• Yalta — a health resort on Black Sea, where the post-World War II Yalta peace conference took place.
  • Sevastopol — a port city on the Black Sea coast of Crimean peninsula.
  • Simferopol — the capital of the Autonomous Republic of Crimea, on the Salhir River. It is a manufacturing, commercial, and transportation center located in a productive agricultural region.
  • Chernihiv — ancient city of Kyivan Rus', one of the oldest cities in Ukraine, has lots of Medieval architecture. Some of the oldest human settlements in Europe have also been discovered in the area.
  • Kharkiv — city's history started in the mid-17th century, when the kozaks created the Sloboda settlements; and since then, the city has turned into one of the largest commercial, cultural and educational centers in Ukraine with a population of over 1.7 million people. From December 1919 to June 1934, Kharkiv was the capital of Soviet Ukraine. The Ukrainian cultural renaissance commenced here in the years 1920-1930.
  • Ivano-Frankivsk — western Ukrainian city that was recognized as the best city to live in Ukraine.[4]
  • Izmail — a historic town near the Danube river in the Odessa Oblast (province) of south-western Ukraine.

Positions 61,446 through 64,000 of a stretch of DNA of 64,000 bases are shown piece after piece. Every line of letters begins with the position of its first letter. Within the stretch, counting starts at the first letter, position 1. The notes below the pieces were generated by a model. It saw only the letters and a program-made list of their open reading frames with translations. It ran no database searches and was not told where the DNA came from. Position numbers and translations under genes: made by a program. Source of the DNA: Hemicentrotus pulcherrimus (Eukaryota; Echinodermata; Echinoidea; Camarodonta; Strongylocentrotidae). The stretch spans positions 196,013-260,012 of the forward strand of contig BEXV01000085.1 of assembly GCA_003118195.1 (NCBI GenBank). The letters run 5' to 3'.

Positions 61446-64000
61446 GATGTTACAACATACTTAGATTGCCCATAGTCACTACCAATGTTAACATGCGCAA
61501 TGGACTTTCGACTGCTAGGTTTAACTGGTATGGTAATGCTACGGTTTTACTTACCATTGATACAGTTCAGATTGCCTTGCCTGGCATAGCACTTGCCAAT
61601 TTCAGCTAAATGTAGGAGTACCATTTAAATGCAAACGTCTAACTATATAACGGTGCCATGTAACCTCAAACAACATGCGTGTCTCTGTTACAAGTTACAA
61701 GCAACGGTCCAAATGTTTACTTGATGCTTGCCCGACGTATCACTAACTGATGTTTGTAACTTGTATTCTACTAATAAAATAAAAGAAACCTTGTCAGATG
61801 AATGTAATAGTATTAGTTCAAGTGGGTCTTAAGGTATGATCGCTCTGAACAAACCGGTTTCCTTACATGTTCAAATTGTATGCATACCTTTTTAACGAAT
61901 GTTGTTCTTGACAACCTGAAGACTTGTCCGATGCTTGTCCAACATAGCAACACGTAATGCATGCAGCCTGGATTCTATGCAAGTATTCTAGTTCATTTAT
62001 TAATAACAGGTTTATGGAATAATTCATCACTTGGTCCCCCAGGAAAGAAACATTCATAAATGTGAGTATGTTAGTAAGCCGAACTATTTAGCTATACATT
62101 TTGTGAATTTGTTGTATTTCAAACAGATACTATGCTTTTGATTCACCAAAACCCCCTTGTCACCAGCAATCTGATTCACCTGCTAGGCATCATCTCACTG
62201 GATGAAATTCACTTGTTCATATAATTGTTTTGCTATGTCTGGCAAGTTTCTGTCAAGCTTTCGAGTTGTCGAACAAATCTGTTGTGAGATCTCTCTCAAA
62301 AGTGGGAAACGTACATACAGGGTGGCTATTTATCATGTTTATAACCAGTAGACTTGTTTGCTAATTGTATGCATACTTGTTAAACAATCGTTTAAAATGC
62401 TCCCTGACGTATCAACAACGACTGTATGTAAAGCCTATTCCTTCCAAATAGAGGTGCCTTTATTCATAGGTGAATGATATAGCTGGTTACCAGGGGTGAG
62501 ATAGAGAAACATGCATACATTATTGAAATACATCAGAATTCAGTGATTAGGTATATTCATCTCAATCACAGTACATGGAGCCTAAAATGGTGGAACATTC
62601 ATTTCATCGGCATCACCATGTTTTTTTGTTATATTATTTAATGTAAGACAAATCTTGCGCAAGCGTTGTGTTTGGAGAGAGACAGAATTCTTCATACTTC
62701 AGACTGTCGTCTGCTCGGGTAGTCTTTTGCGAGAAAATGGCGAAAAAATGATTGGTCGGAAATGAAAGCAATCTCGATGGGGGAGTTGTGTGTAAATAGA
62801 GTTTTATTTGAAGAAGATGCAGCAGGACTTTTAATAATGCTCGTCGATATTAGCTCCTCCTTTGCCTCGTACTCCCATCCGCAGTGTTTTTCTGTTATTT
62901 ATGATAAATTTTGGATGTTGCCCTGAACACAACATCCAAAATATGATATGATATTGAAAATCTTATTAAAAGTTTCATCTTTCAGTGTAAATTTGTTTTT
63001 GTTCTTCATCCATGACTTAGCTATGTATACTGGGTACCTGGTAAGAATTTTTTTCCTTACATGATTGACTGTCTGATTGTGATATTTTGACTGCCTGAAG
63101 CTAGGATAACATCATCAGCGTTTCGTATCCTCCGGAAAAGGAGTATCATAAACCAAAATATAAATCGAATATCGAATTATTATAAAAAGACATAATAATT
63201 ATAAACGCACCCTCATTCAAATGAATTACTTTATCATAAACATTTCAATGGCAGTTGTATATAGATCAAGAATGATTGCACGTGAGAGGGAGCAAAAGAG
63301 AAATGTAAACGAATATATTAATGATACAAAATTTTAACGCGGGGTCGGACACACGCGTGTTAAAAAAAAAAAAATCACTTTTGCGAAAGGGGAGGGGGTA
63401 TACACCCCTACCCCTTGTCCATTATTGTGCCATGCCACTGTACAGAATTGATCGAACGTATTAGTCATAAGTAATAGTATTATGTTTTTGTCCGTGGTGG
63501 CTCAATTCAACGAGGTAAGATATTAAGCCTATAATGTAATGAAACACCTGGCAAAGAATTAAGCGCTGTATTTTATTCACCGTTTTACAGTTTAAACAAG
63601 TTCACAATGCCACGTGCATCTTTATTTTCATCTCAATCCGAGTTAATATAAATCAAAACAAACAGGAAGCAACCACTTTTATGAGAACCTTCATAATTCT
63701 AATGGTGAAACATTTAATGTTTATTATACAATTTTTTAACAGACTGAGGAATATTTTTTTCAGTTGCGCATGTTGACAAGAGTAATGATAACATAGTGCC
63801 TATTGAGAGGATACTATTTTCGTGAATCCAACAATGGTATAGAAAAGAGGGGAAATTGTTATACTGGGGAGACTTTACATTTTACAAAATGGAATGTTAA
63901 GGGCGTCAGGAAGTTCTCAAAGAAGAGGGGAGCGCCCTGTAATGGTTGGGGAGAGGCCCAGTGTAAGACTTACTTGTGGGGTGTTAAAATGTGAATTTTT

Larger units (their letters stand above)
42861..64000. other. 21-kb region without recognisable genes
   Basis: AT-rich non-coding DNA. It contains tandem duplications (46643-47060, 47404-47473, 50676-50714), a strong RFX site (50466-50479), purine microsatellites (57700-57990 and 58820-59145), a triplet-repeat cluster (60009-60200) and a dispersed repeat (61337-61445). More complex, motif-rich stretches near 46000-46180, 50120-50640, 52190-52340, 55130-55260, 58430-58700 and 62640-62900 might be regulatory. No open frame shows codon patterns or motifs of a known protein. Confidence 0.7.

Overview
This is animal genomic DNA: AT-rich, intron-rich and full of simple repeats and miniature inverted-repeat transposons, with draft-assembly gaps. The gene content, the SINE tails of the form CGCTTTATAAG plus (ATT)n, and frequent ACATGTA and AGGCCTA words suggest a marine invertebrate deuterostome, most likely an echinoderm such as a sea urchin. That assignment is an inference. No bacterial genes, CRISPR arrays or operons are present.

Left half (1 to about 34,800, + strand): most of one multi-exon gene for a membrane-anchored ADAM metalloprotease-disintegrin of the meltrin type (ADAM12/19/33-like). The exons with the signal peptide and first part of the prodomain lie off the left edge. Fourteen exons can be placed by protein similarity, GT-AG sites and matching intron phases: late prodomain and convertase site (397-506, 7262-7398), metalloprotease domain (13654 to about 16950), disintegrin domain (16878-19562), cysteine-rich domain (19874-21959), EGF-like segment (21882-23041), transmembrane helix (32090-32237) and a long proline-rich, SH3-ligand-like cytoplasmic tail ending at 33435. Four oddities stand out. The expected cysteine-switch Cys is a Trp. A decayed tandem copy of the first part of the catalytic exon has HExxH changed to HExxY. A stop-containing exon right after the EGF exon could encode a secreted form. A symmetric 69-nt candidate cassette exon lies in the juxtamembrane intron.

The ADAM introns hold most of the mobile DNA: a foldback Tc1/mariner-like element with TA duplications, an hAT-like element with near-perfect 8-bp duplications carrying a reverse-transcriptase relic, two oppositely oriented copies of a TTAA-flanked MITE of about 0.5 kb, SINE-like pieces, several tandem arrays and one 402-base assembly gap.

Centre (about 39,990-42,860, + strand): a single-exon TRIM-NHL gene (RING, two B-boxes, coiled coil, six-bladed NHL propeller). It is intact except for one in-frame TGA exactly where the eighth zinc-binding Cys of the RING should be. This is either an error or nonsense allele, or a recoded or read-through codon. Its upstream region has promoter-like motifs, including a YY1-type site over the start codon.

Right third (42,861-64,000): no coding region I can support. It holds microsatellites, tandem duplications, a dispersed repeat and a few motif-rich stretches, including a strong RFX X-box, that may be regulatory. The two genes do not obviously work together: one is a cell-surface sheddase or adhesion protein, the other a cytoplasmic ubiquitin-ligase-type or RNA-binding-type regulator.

• Chernivtsi — the capital of Bukovina offers Balkan atmosphere and fine classical Habsburg architecture in Central-European style, as it was part of Austrian empire (prior to 1918).
  • Uzhhorod — the capital of Transcarpathia, one of the oldest cities in Ukraine, attracts tourists because its location close to the Carpathian Mountains.

Landscapes[edit]

Seven Wonders of Ukraine[edit]

The Seven Wonders of Ukraine are the seven historical and cultural monuments of Ukraine, which were chosen in the Seven Wonders of Ukraine contest held in July, 2007.

Seven natural wonders of Ukraine[edit]

Winners of all Ukraine competition Seven natural wonders of Ukraine:

Tourism in Ukraine

Medical tourism[edit]

Lately many modern dental clinics with high quality dentistry equipment and high quality materials have been established in Ukraine. They provide patients with high quality dentistry services for prices much cheaper in comparison with Western and Russian clinics. Many tourists from USA, European Union and Russia arrive for dental services, providing a sort of dental tourism.

Other popular sorts of medical tourism in Ukraine are spas, eye and plastic surgery, and mud baths.

Truskavets and Myrhorod are well known for their mineral springs.

Number of foreign citizens who visit Ukraine[edit]

Statistics are based on data from the State Statistics Agency of Ukraine.[5]

  • 2000: 6.4 million [5]
  • 2001: 9.1 million [5]
  • 2002: 10.5 million [5]
  • 2003: 12.5 million [5]
  • 2004: 15.4 million [5]
  • 2005: 17.6 million [6]
  • 2006: 18.9 million [6]
  • 2007: 23.1 million [5]
  • 2008: 25.4 million [5]
  • 2009: 20.8 million [5]
  • 2010: 21.2 million [5]
  • 2011: 21.4 million [5]

See also[edit]

References[edit]

Culturegrams

External links[edit]